The armory doubled as the reception room. The first thing visitors see
is the Marquis’ coat of arms flanked by these two fine suits of armor.
Madrid is filled with museums. While most visitors see the “Golden Triangle” of art museums consisting of El Prado, La Reina Sofia, and El Museo Thyssen-Bornemisza, there are dozens of other museums, some big, some small, that are well worth a look.
One is the Museo Cerralbo, the former mansion of the Marquis de Cerralbo. Enrique de Aguilera y Gamboa (1845-1922), 17th Marquis of Cerralbo, was an avid collector of art and antiquities and stuffed his grandiose city home with his purchases. The Marquis did more than simply collect, he was also an active archaeologist and did much to advance the study of prehistory in Spain. Of greatest interest to Black Gate readers is the impressive collection of medieval and Renaissance arms and armor.
Entrance to the house is through this grand entry hall
To preserve the feel of the once-private collection, there’s no signage, but you can get a room guide in English at the front desk. It only details a few highlights, so for the rest you’re left guessing. If any Black Gate readers can identify any of these peices, please drop us a line in the comments section.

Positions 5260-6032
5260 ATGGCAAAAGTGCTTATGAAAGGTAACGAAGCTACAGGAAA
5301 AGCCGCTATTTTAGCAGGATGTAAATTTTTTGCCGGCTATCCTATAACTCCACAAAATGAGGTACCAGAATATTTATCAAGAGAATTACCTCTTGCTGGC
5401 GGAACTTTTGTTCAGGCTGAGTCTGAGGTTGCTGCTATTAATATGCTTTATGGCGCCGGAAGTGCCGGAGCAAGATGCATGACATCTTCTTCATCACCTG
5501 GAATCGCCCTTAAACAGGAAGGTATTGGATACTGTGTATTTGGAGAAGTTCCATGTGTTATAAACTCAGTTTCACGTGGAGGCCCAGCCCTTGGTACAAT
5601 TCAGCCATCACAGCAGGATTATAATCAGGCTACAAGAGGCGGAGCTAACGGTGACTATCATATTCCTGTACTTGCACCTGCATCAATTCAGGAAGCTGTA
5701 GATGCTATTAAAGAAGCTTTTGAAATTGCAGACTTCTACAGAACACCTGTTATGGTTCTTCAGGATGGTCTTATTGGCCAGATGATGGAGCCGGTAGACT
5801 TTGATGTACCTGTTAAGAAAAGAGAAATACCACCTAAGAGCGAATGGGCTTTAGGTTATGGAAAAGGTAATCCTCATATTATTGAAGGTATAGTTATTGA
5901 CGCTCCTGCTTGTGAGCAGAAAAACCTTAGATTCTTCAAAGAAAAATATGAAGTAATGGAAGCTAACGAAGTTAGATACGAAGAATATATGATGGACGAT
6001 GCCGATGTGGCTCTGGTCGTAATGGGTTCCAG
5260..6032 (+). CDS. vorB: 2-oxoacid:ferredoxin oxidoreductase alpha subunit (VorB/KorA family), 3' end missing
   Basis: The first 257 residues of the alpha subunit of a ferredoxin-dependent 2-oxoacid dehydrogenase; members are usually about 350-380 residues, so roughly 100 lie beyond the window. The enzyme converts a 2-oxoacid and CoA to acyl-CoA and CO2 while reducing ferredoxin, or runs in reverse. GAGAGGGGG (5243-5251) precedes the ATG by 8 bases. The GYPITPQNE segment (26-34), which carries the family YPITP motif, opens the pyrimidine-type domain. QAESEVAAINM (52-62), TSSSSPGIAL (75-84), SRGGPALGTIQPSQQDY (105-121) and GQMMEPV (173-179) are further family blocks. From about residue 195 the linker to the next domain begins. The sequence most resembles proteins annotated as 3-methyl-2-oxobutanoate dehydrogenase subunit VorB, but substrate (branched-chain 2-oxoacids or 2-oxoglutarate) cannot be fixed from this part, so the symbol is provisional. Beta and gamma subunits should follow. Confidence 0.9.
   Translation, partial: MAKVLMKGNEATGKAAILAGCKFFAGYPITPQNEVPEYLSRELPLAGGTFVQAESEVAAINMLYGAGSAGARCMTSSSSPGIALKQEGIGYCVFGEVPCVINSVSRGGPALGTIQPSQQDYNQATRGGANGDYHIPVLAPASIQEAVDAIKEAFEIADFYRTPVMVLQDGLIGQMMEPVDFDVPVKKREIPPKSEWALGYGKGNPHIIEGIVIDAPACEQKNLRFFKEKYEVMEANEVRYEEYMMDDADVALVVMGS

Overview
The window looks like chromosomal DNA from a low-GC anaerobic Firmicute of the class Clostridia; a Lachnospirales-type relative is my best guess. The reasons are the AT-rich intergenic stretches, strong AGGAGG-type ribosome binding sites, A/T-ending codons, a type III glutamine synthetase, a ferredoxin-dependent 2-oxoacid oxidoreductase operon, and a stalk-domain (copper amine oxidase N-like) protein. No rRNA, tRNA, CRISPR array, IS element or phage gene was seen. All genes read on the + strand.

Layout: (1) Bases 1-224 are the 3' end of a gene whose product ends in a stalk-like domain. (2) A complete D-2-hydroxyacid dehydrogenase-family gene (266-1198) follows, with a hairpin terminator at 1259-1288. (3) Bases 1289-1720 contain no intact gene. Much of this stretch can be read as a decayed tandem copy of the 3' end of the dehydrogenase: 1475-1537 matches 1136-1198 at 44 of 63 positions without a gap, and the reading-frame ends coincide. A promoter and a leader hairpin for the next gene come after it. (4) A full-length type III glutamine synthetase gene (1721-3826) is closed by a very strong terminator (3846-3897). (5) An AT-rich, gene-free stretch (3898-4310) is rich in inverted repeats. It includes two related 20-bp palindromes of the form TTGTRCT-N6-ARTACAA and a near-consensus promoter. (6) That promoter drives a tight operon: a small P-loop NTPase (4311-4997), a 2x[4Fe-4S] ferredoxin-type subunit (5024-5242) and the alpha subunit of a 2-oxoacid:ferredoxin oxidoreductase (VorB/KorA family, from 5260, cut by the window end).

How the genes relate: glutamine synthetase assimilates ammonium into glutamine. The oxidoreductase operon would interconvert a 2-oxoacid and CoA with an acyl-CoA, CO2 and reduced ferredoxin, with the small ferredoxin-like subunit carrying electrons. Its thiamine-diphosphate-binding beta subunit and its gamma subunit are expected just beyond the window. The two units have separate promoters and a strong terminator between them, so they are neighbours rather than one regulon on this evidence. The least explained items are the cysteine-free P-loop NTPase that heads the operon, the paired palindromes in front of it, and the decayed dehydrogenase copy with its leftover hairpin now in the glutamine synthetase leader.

Another great collection of arms and armor in Madrid is the Royal Armory at the palace. Click the link to read our coverage!
On the main staircase, the Marquis showed off his pedigree with a painting of one
of his ancestors defending the city of La Coruna in 1589 from an attack by Sir Francis Drake
All photos copyright Sean McLachlan. More below!
Sean McLachlan is the author of the historical fantasy novel A Fine Likeness, set in Civil War Missouri, and several other titles, including his post-apocalyptic series Toxic World that starts with the novel Radio Hope. His historical fantasy novella The Quintessence of Absence, was published by Black Gate. Find out more about him on his blog and Amazon author’s page.
That staff is a common weapon from many Pacific islands and is lined with sharks’ teeth. This example is probably from the Philippines, which was still a Spanish colony during the Marquis’ lifetime. Why he put it at head level just behind the couch is anyone’s guess.
A cabinet of antiquities topped by the bust and head of an apostle (Castilian School, c. 1700).
Iron Age Celtiberian weapons, perhaps from one of the Marquis’ many excavations of Celtiberian sites.
You may be cool, but you’re not two-story antiquarian home library cool.
The Marquis had an impressive collection of Classical intaglios.
Why have just any old lamp when you can have one like this?